He’s eight, and small. His chin barely clears the glass counter. His mouth is full of big, straight teeth that are waiting for the rest of him to grow into them. His long dark eye lashes cloaked the glint in his eyes in a disguise of innocence. Just like his father’s.
These were the things keeping her, technically, alive—clothed, sheltered, fed. But her life was there in the cabin, and in the little barn beside it. Her yarn, her clay and potting wheel, her raw silver and her metal torch. Her chickens, her sheep, her cats, her bird. Her spider plants, the leather jacket she'd gotten married in.
"Airport Poem," The Metamer Quarterly
Water feature. Goddess of waylaid vacationers and resident house sparrows, patron saint of the weary business class. Children love her, dabble their hands in her mysterious waters.
"Damage by the Elements," Gihon River Review
You learn a lot about a person by the way she cleans the house on moving day. Jill is a small animal vet, apparently a very good one, and spends her days caring for sick cats and feverish bunnies. She's moving out of town to join a new fancy practice in Boston, her husband with her. You'd think that she, being such a warm-hearted person, would clean the mold off the beautiful tile she's enjoyed for the past year?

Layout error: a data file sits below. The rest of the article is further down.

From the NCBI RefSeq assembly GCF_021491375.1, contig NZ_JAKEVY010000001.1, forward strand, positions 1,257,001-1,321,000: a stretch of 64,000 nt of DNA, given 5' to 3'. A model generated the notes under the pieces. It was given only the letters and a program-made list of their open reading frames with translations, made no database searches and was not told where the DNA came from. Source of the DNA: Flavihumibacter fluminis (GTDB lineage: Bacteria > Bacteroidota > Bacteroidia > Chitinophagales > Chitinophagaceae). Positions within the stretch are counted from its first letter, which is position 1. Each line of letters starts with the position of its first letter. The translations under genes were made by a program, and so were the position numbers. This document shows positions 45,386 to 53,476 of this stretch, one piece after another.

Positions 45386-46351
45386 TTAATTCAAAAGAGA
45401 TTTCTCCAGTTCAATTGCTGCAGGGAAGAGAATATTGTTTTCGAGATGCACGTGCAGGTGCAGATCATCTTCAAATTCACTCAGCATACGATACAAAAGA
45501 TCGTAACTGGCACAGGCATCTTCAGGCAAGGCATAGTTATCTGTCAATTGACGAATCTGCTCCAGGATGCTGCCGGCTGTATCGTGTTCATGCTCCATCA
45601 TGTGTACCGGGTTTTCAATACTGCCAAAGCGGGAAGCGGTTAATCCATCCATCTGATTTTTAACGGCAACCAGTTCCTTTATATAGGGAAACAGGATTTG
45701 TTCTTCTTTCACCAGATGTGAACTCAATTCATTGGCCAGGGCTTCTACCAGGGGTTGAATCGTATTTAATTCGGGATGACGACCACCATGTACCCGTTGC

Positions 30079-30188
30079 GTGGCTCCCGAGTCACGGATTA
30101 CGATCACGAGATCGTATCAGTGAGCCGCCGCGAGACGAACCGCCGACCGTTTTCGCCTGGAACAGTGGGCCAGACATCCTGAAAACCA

"Pig in a Blanket," Red Line Blues
Michael brought the last four bottles of his good ale up for the meal. He'd been saving them for Christmas Eve, imagining him and Karen and the cats alone in front of the open wood stove as the light fell. But as he passed the shelf in the cellar, his arms full of beets and late summer tomatoes, the bottles called to him, their slender necks gleaming against the murk in the light of the one bare bulb, their breasts clean and label-free.